Rockwell intros “predictive analytics without a data scientist” to cover the skills gap
The drive to make advanced industrial analytics more accessible is gathering pace. Rockwell Automation has just released a new articificial intelligence (AI) module for “predictive analytics without a data scientist”, as it seeks to make advance the digital transformation of industry, despite a general lack of data skills in the work place.
At the end of March, German firm Software AG released a “game-changing” self-serve analytics tool of its own to put IT powers into OT hands. The new solution, Analytics Builder, is effectively a skin for Software AG’s Apama streaming analytics product, which packages-up its capabilities as a set of modular ‘building blocks’ and extends its use to the shop floor, and beyond the realm of data scientists.
Software AG has warned the skills gap will harm growth, for those seling industrial-change, and for the global economy at large, which is placing increased hope and trust in digital technologies.
The World Economic Forum reckons 133 million new jobs will be created through deployment of AI tools by 2025, even as 75 million jobs are displaced. At the same time, it reckons there will not be enough skilled workers to fill the vacancies.
Milwaukee-based Rockwell Automation appears to be attempting the same as Software AG, by presenting an industrial analytics solution that can be used by machine operatives on factory floors. Its new FactoryTalk Analytics LogixAI module, for Rockwell Automation’s own ControlLogix controllers, uses AI to detect production anomalies and alert workers so to investigate or intervene, as necessary.
“Industrial workers can now more easily use the data from their equipment to predict production issues and improve processes with their existing automation and control skill set,” the company said in a release.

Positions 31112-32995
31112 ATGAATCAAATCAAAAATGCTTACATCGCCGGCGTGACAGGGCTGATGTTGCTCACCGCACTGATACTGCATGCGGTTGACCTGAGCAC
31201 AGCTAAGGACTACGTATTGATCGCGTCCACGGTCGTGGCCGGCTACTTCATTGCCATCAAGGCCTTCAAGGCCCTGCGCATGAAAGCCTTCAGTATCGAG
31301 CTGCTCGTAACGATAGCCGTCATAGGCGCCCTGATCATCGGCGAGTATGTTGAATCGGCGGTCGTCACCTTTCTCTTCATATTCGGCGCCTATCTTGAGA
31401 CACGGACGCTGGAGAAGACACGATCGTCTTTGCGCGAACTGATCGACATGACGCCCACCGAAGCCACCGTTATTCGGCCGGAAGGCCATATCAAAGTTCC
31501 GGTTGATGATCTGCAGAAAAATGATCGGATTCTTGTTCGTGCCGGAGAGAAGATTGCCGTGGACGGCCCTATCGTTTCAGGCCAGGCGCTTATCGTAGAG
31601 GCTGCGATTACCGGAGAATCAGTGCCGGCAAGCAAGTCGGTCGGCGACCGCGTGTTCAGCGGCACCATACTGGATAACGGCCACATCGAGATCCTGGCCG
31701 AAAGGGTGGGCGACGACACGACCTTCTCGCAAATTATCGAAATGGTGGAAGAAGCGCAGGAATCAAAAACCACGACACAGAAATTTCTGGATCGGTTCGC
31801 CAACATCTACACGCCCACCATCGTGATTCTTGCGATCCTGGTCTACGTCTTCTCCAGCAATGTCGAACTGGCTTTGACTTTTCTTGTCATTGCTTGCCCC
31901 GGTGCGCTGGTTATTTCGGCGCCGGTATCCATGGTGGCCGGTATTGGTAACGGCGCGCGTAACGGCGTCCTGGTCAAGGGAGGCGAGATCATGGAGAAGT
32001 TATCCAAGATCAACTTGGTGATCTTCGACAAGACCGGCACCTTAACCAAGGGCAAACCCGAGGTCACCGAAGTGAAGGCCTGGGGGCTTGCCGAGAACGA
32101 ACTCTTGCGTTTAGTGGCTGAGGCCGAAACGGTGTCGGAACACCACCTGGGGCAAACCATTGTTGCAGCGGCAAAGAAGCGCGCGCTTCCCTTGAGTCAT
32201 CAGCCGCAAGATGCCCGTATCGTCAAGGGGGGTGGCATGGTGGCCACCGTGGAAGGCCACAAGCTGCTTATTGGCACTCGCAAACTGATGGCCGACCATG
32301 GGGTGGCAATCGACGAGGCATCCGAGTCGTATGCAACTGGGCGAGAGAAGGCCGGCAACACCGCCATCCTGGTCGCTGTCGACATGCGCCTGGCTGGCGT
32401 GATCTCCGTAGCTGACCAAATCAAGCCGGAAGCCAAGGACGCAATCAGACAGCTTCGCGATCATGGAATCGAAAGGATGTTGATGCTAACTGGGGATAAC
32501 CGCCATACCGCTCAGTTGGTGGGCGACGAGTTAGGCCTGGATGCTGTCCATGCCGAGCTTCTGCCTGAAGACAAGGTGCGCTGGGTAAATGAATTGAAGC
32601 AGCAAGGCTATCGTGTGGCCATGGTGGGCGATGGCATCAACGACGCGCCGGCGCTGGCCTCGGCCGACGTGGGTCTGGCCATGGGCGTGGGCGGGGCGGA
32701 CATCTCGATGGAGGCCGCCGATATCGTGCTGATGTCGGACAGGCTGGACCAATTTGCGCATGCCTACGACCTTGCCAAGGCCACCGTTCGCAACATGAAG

“Many existing analytics technologies require deep expertise in both data science and industrial processes. This add-on module reduces that burden by doing the job of a data scientist. It fits directly into a control chassis and streams controller data over the backplane to build predictive models. It can continuously monitor a production operation, detecting anomalies against its derived understanding.”
The module can help machine operators to spot performance deviations in equipment like mixers that could affect product quality or lead to downtime, said Rockwell Automation. It can also be used as a virtual sensor. Instead of workers taking a reading, like the humidity of a packaged food product, the module analyses variables from line assets like sprayers, dryers, and burners to predict a measurement, virtually.
Workers can then be notified of problems by configuring alarms on a human-machine interface (HMI) or dashboard. Future features of the module will go further, helping workers focus their problem-solving or automate the optimization of a process.
Jonathan Wise, product manager at Rockwell Automation, said: “The LogixAI module makes predictive analytics more accessible to help more workers make better production decisions. The module learns your ControlLogix application and tells operators and technicians when things are changing in unexpected ways. This can help them get ahead of product quality issues and protect process integrity.”
The LogixAI module is the part of Rockwell Automation’s FactoryTalk Analytics portfolio, which also includes FactoryTalk Analytics for Devices.